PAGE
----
Similarly, the Party took measures to warn the Aryan population of caffeine’s dangers. A 1941 Hitler Youth Handbook, writes Stanford science historian Robert Proctor, states that “for young people at least, caffeine was a poison ‘in every form and in every strength.’” By the end of the 1930s, he adds, decaffeinated coffee was “widely available—and strictly regulated.”
Nobody ever said going to prison would be a walk in the park, but prison-themed movies and TV shows never really prepare you for the true horrors of life behind bars because they focus on the fighting, the raping and the shanking.
But those prison shows never mention inmates licking the wounds of a freshly imprisoned meth addict so they can get a taste of his last fix, nor do they mention how often the guards will just let an inmate die by ignoring his pleas for medical attention.
Don't get me wrong- prison is a dark and scary place for both prisoners and guards alike, especially because many prisoners are constantly waging war against their jailers.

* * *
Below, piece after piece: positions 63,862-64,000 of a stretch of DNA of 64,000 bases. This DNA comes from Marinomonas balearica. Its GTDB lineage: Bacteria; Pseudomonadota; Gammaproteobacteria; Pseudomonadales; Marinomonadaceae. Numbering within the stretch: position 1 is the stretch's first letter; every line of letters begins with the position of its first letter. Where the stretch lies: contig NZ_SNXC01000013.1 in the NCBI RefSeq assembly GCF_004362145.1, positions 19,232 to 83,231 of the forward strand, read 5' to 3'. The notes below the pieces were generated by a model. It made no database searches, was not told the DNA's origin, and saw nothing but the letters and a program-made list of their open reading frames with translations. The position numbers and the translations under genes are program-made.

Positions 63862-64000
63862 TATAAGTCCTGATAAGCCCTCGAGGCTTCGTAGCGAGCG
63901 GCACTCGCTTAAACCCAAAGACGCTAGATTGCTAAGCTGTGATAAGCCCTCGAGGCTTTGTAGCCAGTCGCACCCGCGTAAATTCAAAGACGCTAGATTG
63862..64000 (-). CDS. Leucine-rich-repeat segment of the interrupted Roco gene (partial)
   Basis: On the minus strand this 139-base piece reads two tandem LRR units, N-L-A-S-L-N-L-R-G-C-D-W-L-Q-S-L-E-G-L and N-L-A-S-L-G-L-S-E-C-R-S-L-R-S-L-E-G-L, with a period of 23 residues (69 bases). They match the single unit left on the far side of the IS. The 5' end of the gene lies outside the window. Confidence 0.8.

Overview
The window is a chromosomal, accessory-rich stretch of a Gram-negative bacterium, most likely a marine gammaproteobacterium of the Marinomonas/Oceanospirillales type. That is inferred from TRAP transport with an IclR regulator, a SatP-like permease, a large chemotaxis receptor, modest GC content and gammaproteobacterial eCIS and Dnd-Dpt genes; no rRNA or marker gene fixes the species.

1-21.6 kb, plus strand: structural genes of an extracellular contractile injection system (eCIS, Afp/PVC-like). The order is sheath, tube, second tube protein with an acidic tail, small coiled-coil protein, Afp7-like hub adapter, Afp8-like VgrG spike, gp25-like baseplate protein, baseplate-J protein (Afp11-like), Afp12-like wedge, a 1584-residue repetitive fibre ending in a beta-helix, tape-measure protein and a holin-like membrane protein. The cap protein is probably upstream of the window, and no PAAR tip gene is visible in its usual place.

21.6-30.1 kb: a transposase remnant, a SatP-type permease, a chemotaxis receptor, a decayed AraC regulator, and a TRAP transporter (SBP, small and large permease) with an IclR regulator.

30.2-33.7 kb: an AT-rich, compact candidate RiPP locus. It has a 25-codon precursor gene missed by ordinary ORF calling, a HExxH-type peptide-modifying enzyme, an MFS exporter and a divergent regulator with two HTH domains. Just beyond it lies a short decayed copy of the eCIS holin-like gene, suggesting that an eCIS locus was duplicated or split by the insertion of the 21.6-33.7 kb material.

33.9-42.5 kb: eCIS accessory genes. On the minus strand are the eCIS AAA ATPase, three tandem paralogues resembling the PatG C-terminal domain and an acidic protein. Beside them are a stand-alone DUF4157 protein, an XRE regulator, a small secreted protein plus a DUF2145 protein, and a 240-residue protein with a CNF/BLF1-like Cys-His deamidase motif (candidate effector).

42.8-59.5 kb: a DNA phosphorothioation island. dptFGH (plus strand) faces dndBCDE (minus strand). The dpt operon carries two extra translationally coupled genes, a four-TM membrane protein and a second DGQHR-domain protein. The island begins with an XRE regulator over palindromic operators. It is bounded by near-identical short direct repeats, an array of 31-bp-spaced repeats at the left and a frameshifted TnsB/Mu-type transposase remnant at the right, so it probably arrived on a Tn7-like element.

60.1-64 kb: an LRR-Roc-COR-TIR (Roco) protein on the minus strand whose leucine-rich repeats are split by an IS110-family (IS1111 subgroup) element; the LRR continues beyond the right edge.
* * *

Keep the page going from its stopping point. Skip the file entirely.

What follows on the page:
Aydrea Walden created a video series "about an African American Anglophile cosplayer in love with the Victorian Era who's trying to bring a fantasy courtship from her re-enactment events into the real world." It's a historical comedy of manners, so to speak, except that it doesn't hide its 21st-century setting. So "Lady Kate" must deal with anachronisms like a ringing cell phone during tea and maneuvering a hoop skirt into a sedan. This is the first episode.
I love to take photos while traveling as a way to document my trip, but after reviewing and editing the pics I never know what else to do with them all short of showing them to friends who couldn't care less.